IBM makes a Big Data statement with Cloudant purchase

Alastair Aitken 6 March 2014 0

Time was that if you didn’t want to be sacked then you bought IBM. That IT department maxim became anathema in the 1990s when IBM looked like it was going to go the way of the American automobile industry. Despite having launched the personal computer revolution in the 1980s, IBM had become a seemingly uncontrollable, and out-of-control, leviathan – it was an organisation where very few people, least of all its executive, appeared to understand its direction, its customers or its products.

In recent years IBM appears to have managed to shake off its unwelcome old reputation. It even seems to have managed to pass on its peculiar lurgie to its nemesis Microsoft.


IBM now hangs around with tech hipsters. In fact it not only hangs around with the cool kids, it likes to trumpet the fact that it’s throwing large amounts of cash at them with its announcement that IBM is acquiring Cloudant.


Cloudant is a database-as-a-service (DBaaS) provider that proclaims to provide services for everything from big data, through web apps, and on to mobile platforms. It does this primarily by providing CouchDB instances. Cloudant is a major contributor of code to the open-source Apache CouchDB project and anyone who does that is alright with me.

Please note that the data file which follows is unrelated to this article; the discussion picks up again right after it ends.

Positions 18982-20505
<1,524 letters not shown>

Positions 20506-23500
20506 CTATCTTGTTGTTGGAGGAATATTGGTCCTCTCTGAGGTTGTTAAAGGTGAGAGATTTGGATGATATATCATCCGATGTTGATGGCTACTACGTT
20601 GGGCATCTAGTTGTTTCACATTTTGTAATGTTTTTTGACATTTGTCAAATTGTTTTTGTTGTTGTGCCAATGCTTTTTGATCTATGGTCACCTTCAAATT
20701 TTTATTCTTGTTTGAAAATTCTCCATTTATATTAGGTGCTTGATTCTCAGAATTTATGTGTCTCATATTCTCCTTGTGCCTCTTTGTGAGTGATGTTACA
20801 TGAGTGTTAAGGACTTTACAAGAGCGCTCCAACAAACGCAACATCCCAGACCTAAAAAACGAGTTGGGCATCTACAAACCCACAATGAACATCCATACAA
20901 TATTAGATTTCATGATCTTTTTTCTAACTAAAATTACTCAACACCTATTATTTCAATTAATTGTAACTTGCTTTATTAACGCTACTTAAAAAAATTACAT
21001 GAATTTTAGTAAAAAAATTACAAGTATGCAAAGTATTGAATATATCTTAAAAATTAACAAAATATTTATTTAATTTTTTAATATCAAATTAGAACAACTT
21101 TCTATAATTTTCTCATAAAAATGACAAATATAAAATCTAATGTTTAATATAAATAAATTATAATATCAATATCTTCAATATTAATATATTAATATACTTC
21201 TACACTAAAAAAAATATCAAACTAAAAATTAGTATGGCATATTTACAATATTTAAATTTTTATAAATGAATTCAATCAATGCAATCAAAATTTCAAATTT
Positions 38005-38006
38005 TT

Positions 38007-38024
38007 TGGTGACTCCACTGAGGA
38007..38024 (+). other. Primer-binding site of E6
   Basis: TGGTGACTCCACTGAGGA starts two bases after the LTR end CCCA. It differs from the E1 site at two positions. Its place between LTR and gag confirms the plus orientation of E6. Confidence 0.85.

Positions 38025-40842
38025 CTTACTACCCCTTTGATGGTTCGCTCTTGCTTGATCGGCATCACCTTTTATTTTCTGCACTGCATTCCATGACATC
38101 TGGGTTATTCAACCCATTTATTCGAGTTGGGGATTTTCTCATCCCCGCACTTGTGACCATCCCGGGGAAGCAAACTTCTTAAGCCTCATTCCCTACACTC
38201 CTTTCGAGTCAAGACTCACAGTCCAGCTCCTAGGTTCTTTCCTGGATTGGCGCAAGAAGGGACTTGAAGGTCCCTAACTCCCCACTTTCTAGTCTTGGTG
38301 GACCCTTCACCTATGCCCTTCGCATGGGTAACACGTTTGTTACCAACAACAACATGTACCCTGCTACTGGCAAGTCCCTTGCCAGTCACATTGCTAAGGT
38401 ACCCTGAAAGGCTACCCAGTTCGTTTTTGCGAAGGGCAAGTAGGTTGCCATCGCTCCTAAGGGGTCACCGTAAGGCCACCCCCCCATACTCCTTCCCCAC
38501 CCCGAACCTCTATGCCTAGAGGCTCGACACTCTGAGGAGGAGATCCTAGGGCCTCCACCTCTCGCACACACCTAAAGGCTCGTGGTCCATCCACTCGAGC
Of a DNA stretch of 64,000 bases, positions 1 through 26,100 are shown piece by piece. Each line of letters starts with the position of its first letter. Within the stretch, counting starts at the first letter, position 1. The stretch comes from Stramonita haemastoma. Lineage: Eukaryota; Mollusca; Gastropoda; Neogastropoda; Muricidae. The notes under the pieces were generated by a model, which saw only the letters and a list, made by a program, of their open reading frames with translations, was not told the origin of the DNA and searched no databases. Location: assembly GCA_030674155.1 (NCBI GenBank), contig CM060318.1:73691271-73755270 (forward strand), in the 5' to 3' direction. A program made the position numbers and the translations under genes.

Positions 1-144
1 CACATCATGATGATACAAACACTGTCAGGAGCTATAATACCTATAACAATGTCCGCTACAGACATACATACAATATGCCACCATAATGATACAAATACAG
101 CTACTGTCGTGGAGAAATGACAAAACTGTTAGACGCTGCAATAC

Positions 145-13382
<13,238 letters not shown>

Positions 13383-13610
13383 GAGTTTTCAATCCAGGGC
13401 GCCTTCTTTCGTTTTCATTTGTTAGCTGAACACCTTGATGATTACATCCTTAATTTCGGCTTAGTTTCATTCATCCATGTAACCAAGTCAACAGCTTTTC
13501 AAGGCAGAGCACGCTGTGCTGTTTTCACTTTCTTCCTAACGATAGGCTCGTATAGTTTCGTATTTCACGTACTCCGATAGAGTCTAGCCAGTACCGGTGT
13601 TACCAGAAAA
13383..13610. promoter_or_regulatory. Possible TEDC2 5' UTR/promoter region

IBM does have some history with CouchDB. The CouchDB creator, Damien Katz, was funded by IBM during its gestation, and the concepts underlying it were based upon his experiences with Lotus Notes, which IBM owned.


This week I’ve been experimenting with a sort-of off-shoot of CouchDB called PouchDB which is a Javascript database library. It has the API feel of CouchDB, it allows the creation and management of a database within the browser but, and this is the major plus point, it can replicate the data within that database with remote CouchDB instances (in fact, it can replicate with other PouchDB instances too) whenever internet connectivity is available. It’s untroubled if there is no internet connection available and when the connection returns, it starts replicating again. That replication can be pretty granular as it allows CouchDB filters to specify what should be replicated in either direction.

The use case that PouchDB solves for me is that of several hundred geographically diverse locations, with varying degrees of internet reliability, that need to keep their local data in sync with head office and pull down various bits of static data from head office, as and when it changes. Everything has to run inside a browser as the presence of a browser is almost the only technology constant that can be guaranteed throughout the organisation.


As a developer I’m left to concentrate on the core business requirements as the resulting code, stripped as it is of almost all replication logic, is now relatively simple.  But you probably shouldn’t mention that to the client when the final bill is presented.

Alastair Aitken (124 Posts)

As a contract developer and manager I’ve worked in a wide range of enterprises in a variety of countries where I’ve encountered everything from great work, awful work, bizarre work, all the way down to quasi-legal work. If you think that you recognise your own organisation within my articles then you’re undoubtedly wrong, where you work isn’t that unique.

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